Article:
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Defendant moves to dismiss plaintiff's entire complaint arguing that plaintiff waived and/or is equitably estopped from asserting claims against Islip based upon the Tenant Estoppel executed on July 7, 2010. Defendant claims that, " based upon the clear language of the Estoppel Certificate, Gander Mountain has agreed that it will not assert the claims against Islip" .

On a Rule 12(b)(6) motion, the Court may consider: " (1) facts alleged in the complaint and documents attached to it or incorporated in it by reference, (2) documents integral to the complaint and relied upon in it, even if not attached or incorporated by reference, (3) documents or information contained in defendant's motion papers if plaintiff has knowledge or possession of the material and relied on it in framing the complaint, (4) public disclosure documents required by law to be, and that have been, filed with the Securities and Exchange Commission, and (5) facts of which judicial notice may properly be taken under Rule 201 of the Federal Rules of Evidence." Caldwell v. Gutman, Mintz, Baker & Sonnenfeldt, P.C., 2012 WL 1038804, at *4 (E.D.N.Y.2012). " The plaintiff's failure to include matters, of which as pleaders, they had notice and which were integral to their claim— and that they apparently most wanted to avoid— may not serve as a means of forestalling the district court's decision on the motion." Cortec Indus., Inc. v. Sum Holding L.P., 949 F.2d 42, 44 (2d Cir.1991).

In this matter, plaintiff argues that the Court should not consider the document within the context of the 12(b)(6) motion. The certificate/document was not attached or referenced in plaintiff's complaint but is annexed to defendant's motion papers. The document is signed by plaintiff and provides:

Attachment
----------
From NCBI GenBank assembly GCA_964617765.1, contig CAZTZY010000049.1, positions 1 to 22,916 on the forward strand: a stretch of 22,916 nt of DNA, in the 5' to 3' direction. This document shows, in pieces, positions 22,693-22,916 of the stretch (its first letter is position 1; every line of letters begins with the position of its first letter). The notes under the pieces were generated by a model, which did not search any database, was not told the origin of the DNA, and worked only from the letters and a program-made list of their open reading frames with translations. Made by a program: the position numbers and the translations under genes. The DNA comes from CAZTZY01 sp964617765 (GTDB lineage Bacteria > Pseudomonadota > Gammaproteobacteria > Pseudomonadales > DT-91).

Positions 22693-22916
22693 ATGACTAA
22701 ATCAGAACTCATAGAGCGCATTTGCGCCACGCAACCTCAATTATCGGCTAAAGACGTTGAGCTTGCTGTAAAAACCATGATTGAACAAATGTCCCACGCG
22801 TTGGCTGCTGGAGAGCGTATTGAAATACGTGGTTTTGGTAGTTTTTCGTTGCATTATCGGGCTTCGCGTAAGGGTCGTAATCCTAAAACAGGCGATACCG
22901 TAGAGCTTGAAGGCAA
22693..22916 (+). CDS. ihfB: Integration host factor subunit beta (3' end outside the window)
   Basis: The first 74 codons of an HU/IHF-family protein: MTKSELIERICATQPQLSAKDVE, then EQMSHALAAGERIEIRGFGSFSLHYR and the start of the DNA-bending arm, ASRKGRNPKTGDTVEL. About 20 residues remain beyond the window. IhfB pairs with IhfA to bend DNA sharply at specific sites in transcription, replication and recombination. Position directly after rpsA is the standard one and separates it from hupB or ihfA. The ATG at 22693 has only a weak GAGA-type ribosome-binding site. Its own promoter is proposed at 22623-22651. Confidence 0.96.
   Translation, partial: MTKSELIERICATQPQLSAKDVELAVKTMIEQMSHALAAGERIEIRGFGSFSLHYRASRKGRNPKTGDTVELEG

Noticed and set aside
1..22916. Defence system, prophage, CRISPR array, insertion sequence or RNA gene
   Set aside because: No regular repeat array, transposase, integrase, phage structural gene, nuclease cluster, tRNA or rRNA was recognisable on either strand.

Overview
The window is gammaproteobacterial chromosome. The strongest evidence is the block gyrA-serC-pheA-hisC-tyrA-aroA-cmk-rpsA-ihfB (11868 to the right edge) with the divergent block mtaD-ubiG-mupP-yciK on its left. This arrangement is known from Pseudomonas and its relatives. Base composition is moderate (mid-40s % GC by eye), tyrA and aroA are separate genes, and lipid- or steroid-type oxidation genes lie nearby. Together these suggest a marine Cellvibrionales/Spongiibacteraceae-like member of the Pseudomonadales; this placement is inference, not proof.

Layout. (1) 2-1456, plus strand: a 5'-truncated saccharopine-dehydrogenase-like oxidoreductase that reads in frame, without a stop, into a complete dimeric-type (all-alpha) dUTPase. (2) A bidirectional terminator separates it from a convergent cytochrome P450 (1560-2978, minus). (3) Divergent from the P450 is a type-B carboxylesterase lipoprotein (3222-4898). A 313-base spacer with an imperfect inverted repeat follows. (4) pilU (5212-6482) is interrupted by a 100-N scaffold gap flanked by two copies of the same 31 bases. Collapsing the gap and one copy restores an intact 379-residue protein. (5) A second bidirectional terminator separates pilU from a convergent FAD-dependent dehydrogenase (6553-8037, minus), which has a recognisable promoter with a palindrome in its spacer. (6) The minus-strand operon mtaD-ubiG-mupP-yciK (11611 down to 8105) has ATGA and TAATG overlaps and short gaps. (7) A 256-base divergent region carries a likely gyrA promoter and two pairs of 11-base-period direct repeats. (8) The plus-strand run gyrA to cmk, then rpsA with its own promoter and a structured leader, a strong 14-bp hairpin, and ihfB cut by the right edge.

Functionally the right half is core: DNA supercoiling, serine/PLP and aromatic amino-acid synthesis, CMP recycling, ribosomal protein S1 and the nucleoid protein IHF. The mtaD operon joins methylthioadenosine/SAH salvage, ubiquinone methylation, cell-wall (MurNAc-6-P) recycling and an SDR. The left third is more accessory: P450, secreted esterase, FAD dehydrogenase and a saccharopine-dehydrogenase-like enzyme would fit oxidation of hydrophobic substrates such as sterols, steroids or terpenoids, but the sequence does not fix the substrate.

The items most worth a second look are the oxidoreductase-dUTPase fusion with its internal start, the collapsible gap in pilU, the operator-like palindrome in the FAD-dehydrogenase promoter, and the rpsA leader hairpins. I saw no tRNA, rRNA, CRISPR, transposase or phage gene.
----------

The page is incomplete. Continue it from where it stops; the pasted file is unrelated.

Pathmark Stores, Inc. (" Landlord" ) has notified Gander Mountain Company (" Tenant" ) that it is under contract to sell the Premises to Islip U-Slip LLC (" Purchaser" ) and this certificate will be delivered to Purchaser in connection with such sale. Tenant hereby states and declares that, as of the date hereof and based on the current actual knowledge and information of Tenant's officers and directors, as follows: [...]

Plaintiff does not deny knowledge and/or possession of the document. However, plaintiff argues that even if the court accepts the document as part of the record, the certificate does not bar the claims asserted herein as it was " based upon facts now known" . The Court agrees. The Second Circuit has explained that, " [t]he general purpose of an estoppel certificate is to assure one or both parties to an agreement that there are no facts known to one and not the other that might affect the desirability of entering into the agreement and to prevent the assertion of different facts at a later date." Bank of New York Mellon Trust Co. v. Morgan Stanley Mortg. Capital, Inc., 2011 WL 2610661, at *6 (S.D.N.Y.2011) (citing ReliaStar Life Ins. Co. of New York v. Home Depot U.S.A., Inc., 570 F.3d 513 (2d Cir.2009)). At this juncture, there are material, factual issues surrounding the document that preclude dismissal and cannot be resolved at the early stages of this litigation. Accordingly, defendant's motion to dismiss plaintiff's complaint based upon the Tenant Estoppel/Certificate of Estoppel is denied.

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In the alternative, defendant moves to dismiss plaintiff's individual causes of action based upon additional theories which the Court will discuss these requests/causes of action seriatim.


In Count I of the complaint, plaintiff seeks a declaratory judgment against defendant and a finding that, due to the September 2011 flood event and plaintiff's inability to procure insurance to conduct its ongoing business operations on the Premises, the Lease is hereby terminated. Defendant argues that the inability to obtain an all risk insurance policy cannot frustrate the lease or render plaintiff's performance impossible.

The Restatement of Contracts (Second) ยง 265 (1981) provides:

Where, after a contract is made, a party's principal purpose is substantially frustrated without his fault by the occurrence of an event the non-occurrence of which was a basic assumption on which the contract was made, his remaining duties to render performance are ...